Out of Politeness

By | 1 May 2012

Out of politeness you probably wouldn’t say,
especially when spring has started false
and hailstones
small as ball bearings
ring the roof
keeping you trapped at the library
a cancelled anatomy book under your arm
– or perhaps it’s a newspaper
and instead you’re under the eaves
looking out at sheet rain
wondering how a street sustains so many cafes and not a single electronics shop.
It’s a cable you need, not a coffee,
but it’s a small consolation.

If asked, I probably wouldn’t say,
instead imagining myself lost in a forest
surrounded by the heady aroma
of peaches, perhaps
enjoying this wintry lapse into drizzle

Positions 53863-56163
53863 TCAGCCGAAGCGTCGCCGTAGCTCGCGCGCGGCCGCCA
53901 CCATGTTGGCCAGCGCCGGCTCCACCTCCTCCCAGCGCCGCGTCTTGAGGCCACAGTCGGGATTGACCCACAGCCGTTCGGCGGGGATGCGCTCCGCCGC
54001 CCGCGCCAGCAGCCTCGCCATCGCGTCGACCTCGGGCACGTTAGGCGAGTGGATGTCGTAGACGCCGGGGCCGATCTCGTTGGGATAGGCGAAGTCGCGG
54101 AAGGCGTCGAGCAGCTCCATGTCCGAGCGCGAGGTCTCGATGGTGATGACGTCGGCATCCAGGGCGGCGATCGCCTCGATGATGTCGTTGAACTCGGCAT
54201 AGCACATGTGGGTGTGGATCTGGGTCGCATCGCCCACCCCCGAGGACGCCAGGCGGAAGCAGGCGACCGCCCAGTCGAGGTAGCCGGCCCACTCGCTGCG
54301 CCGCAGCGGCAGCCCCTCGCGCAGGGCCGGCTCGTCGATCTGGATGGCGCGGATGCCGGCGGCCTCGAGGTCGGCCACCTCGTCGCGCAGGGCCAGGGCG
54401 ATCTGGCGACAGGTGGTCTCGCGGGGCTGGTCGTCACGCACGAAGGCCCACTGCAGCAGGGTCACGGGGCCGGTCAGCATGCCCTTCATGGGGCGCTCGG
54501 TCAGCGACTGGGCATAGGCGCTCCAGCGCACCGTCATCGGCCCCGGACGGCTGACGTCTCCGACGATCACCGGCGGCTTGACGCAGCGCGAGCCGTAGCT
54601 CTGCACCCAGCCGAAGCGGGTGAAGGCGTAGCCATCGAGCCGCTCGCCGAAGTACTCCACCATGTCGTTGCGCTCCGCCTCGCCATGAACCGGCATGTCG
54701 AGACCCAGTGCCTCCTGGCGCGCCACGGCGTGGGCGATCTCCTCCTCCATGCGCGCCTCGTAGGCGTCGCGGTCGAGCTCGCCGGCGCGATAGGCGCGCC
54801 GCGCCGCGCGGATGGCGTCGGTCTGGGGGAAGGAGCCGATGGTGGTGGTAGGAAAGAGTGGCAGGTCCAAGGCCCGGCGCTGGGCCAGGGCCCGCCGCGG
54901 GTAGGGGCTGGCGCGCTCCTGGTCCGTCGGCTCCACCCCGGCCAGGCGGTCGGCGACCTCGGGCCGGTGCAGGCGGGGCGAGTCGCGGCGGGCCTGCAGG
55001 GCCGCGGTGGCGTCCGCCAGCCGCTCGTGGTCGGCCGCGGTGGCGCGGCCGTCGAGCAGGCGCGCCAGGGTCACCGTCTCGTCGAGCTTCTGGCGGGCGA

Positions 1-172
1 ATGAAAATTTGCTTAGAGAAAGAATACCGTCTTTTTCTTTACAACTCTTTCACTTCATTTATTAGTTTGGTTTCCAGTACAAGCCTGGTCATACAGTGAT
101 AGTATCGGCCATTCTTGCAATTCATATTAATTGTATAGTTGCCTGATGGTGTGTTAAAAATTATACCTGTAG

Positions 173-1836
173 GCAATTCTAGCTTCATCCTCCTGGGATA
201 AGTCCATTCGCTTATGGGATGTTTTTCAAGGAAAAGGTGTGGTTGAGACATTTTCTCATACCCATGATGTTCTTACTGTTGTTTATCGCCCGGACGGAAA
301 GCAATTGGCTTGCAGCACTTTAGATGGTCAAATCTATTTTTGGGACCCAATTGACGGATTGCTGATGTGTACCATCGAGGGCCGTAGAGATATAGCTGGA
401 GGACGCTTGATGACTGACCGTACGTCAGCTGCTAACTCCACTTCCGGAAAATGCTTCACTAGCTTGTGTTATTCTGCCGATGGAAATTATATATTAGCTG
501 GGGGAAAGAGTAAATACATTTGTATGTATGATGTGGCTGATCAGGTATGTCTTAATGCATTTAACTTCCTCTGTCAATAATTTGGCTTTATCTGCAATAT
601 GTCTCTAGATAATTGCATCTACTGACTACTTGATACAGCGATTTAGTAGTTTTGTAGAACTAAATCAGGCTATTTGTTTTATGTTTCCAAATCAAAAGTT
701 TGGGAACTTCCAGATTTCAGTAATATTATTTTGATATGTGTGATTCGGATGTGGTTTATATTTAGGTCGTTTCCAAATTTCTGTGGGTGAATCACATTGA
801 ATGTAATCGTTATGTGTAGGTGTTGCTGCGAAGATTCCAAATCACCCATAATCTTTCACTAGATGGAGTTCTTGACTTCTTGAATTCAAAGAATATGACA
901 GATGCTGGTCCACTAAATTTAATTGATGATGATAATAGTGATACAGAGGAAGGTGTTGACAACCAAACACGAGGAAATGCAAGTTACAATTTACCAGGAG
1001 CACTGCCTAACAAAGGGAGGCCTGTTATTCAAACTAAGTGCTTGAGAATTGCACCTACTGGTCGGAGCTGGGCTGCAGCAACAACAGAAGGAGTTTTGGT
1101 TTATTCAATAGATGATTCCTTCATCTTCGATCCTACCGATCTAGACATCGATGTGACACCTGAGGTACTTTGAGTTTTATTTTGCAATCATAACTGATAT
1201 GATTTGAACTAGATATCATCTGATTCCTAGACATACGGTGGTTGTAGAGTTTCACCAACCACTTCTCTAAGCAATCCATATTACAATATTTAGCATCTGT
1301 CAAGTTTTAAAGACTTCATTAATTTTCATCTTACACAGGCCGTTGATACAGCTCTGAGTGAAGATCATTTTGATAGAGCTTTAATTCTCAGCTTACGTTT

alcoved under a willow
fingers deep in dark soil.
I probably wouldn’t,
I don’t think so anyway.

I wouldn’t say nothing, though
if asked
if pressed between pages
if, while hours and minutes trickled by
if I
if –
I probably wouldn’t say no
no, I’d think of rally driving and Zen meditation.

When time’s fragments gather together in the same room
like boxes on a calendar grid,
a room say, like the one at the end of the hall
with sash windows and the Edwardian daybed,
when they gather there

I wouldn’t want to say either, either
or as well,
I wouldn’t want to say anything, no,
not nothing, not no, not probably not,
lips stitched against the apologia
of a coming wind
addressing no one
but giving everything away.

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